Magna Earthquake Individual Assistance from FEMA available for residents of Davis and Salt Lake Counties

*This is a joint news release by the Utah Division of Emergency Management and the Federal Emergency Management Agency*

Salt Lake and Davis County Residents with March Earthquake Losses Can Register with FEMA

SALT LAKE CITY – Utah homeowners and renters in Salt Lake and Davis counties who had uninsured losses from the March 18 earthquake may be eligible for federal disaster assistance from FEMA.

FEMA has programs that provide financial help with temporary housing expenses, basic home repairs and other essential disaster-related needs.

First, if you haven’t already done so, contact your insurance company and file a claim for the disaster-caused damage. You don’t have to wait to start cleaning up, but be sure to take photographs or video of the damage and keep all receipts for repair work.

If you still have uninsured or underinsured losses, register with FEMA. Registration is free and doesn’t take long. You can register in several ways:

  • Visit DisasterAssistance.gov and click on “Apply Online”
  • Download the FEMA App for smartphones
  • Call 800-621-3362 (800-462-7585 TTY). Multilingual operators are available. The toll-free numbers are open every day from 7 a.m. to 10 p.m. MDT.
  • Information about how to apply for low-interest SBA loans for businesses and residents is available online at www.SBA.gov/disaster. You may also call 800-659-2955 or email disastercustomerservice@sba.gov. TTY users may call 800-877-8339.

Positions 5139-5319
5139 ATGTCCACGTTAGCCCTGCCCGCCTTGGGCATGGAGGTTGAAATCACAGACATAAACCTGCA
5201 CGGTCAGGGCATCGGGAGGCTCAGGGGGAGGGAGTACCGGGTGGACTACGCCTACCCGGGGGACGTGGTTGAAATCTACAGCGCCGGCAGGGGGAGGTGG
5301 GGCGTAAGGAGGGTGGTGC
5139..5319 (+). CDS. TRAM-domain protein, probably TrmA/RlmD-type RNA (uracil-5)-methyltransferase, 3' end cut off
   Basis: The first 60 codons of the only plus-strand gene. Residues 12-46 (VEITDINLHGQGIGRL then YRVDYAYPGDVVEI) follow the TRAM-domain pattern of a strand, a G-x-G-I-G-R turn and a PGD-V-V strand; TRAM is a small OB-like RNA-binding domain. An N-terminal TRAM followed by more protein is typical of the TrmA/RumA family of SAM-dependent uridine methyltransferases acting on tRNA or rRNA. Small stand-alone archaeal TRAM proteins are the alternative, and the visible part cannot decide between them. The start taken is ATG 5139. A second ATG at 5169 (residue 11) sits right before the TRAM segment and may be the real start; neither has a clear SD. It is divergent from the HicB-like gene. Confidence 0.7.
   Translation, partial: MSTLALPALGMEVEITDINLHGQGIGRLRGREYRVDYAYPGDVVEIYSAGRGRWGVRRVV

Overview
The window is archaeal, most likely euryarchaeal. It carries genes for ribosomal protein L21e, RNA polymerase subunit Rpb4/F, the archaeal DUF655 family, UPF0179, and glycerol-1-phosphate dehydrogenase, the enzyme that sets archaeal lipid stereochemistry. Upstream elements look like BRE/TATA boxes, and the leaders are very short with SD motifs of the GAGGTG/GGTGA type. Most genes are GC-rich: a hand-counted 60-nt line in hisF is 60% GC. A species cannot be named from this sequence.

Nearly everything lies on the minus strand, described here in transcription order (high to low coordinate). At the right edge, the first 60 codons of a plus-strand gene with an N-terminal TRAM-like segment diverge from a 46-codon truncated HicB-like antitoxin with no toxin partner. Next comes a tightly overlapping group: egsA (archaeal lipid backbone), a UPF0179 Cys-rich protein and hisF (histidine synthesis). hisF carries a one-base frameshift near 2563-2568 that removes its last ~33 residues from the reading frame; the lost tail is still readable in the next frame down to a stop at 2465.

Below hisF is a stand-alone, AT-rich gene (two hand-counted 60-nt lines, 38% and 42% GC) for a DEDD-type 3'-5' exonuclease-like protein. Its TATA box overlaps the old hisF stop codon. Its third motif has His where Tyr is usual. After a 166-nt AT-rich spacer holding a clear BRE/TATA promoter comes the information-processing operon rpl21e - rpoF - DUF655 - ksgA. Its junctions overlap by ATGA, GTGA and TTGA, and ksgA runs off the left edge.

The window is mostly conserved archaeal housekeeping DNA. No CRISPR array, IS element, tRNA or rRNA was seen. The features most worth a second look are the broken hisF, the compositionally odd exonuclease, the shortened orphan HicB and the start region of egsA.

SBA offers federal low-interest disaster loans to businesses of all sizes, most private nonprofit organizations, homeowners and renters.

It is helpful to have the following information available when you register:

  • Address of the dwelling/structure where the damage occurred (pre-disaster address)
  • Current mailing address
  • Current telephone number
  • Insurance information
  • Total household annual income
  • Routing and account number for checking or savings account (this allows FEMA to directly transfer disaster assistance funds into a bank account)
  • A description of disaster-caused damage and losses

In conjunction with the Utah Division of Emergency Management, and in consideration of the pandemic, FEMA personnel will work remotely from alternative workspaces until further notice. Health and safety are the highest priorities—for Utahns and for FEMA personnel assisting recovery.

If you reported that you may not be able to live safely in your home, it may be necessary for FEMA to perform an inspection of the damaged dwelling. Because of the pandemic, FEMA field inspection will usually be conducted remotely.

For remote inspections, FEMA inspectors will contact applicants by phone to answer questions about the type and extent of damage sustained. Remote inspections provide a new way of evaluating damage, comparable to traditional, in-person inspections, and this expedites the delivery of recovery assistance.

Survivors with minimal damage who can live in their homes will not automatically be scheduled for a home inspection when applying to FEMA. However, they may request an inspection if significant disaster-caused damage is discovered later.

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FEMA’s mission is helping people before, during, and after disasters.